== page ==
Gates: IBM, not Google, Microsoft's chief rival

Gates: IBM, not Google, Microsoft's chief rival

Summary: Microsoft has many strong competitors, and one of its weaknesses is fighting battles for market share on many fronts. Google is certainly a competitor in the online space, but so are Yahoo and AOL.

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TOPICS: IBM
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gates06.jpgMicrosoft has many strong competitors, and one of its weaknesses is fighting battles for market share on many fronts. Google is certainly a competitor in the online space, but so are Yahoo and AOL. Google just has a lot of momentum, which is reflected in its valuation and a somewhat irrational belief the that company is poised to deliver the next pervasive operating system, massive scale utility computing infrastructure, next-generation/Internet-centric applications, personalization done right, digital delivery of everything digitizable, personal computing and communicating devices, algorithms that crack the cosmic egg and a solution for global warming.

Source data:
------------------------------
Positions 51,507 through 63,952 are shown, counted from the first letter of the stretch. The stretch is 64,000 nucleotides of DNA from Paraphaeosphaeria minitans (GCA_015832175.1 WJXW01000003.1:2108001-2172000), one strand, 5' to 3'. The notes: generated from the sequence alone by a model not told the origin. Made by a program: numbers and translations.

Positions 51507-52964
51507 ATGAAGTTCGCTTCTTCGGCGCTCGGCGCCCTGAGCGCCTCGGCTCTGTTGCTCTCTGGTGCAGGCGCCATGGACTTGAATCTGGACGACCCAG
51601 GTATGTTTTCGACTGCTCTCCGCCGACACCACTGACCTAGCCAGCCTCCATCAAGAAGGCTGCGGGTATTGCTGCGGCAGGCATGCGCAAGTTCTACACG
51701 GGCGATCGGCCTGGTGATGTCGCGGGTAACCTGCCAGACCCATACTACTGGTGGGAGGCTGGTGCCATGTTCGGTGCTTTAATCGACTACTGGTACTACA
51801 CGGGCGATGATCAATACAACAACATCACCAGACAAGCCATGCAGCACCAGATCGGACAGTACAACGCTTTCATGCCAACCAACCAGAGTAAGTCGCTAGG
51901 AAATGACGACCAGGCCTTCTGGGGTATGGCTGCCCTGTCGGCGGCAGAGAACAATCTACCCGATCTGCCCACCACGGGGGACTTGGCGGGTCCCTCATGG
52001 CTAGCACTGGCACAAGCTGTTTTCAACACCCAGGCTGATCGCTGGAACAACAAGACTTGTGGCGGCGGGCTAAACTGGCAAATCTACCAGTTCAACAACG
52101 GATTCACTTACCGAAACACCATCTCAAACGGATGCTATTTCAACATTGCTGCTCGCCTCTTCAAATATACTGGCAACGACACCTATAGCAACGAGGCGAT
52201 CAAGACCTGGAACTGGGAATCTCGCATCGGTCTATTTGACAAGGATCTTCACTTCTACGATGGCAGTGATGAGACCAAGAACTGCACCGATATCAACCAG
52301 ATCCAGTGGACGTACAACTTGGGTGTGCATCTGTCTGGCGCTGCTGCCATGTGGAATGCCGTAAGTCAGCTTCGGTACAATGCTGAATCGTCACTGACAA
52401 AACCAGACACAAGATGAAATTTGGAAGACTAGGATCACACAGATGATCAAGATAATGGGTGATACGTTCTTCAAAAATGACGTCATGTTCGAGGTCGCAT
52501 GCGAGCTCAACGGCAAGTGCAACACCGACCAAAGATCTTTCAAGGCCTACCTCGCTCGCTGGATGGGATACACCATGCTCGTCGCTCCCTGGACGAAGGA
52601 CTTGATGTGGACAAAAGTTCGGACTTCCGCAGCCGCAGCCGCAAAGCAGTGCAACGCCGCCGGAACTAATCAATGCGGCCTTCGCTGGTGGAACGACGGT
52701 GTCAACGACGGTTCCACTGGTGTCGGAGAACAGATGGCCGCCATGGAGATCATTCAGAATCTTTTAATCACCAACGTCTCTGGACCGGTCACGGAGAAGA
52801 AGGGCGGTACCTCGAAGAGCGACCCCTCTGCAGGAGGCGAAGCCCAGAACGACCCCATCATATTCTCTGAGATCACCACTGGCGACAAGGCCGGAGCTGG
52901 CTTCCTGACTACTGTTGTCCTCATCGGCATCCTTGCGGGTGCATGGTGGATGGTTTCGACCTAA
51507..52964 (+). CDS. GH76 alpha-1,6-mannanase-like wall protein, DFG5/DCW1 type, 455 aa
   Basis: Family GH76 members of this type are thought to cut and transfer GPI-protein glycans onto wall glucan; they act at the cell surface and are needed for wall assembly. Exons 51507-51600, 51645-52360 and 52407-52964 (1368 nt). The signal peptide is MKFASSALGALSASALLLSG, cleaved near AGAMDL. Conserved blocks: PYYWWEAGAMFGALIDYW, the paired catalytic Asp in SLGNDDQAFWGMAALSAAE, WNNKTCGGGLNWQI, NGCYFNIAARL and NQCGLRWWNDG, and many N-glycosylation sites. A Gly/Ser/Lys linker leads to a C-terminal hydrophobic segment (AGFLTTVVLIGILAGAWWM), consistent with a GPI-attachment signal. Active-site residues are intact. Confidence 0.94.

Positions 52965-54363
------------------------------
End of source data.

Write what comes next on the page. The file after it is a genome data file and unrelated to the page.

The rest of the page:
Gates identified IBM as the top competitor, according to a Reuters interview, quoted below.

"I'm never going to change the press's view about what the 'cool company' to write about is. That's Google, No. 1, and Apple, No. 2. Too bad for Nokia, Sony and all those others."

"The biggest company in the computer industry, by far, is IBM. They have the four times the employees that I have, way more revenues than I have. IBM has always been our biggest competitor. The press just doesn't like to write about IBM."  

Size matters, not market cap and press attention, Gates seems to be saying. Based on market caps around 1:30 PM EST today, Google is gaining ground, surpassing IBM.